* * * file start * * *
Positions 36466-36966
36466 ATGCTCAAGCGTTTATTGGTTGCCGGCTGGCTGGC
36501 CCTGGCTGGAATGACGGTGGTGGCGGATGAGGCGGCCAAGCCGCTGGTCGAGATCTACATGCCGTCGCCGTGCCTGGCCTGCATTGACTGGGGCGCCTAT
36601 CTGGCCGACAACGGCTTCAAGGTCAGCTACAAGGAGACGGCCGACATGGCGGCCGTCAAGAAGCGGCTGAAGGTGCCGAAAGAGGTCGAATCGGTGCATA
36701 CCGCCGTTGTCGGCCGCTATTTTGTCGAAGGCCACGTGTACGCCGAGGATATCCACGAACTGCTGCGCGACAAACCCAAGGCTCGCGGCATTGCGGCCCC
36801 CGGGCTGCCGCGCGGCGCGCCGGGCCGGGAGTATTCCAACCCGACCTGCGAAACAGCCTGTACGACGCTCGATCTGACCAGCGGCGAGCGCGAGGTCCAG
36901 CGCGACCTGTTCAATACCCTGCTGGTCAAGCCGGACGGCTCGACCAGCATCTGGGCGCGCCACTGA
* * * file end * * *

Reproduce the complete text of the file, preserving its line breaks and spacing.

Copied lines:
Positions 36466-36966
36466 ATGCTCAAGCGTTTATTGGTTGCCGGCTGGCTGGC
36501 CCTGGCTGGAATGACGGTGGTGGCGGATGAGGCGGCCAAGCCGCTGGTCGAGATCTACATGCCGTCGCCGTGCCTGGCCTGCATTGACTGGGGCGCCTAT
36601 CTGGCCGACAACGGCTTCAAGGTCAGCTACAAGGAGACGGCCGACATGGCGGCCGTCAAGAAGCGGCTGAAGGTGCCGAAAGAGGTCGAATCGGTGCATA
36701 CCGCCGTTGTCGGCCGCTATTTTGTCGAAGGCCACGTGTACGCCGAGGATATCCACGAACTGCTGCGCGACAAACCCAAGGCTCGCGGCATTGCGGCCCC
36801 CGGGCTGCCGCGCGGCGCGCCGGGCCGGGAGTATTCCAACCCGACCTGCGAAACAGCCTGTACGACGCTCGATCTGACCAGCGGCGAGCGCGAGGTCCAG
36901 CGCGACCTGTTCAATACCCTGCTGGTCAAGCCGGACGGCTCGACCAGCATCTGGGCGCGCCACTGA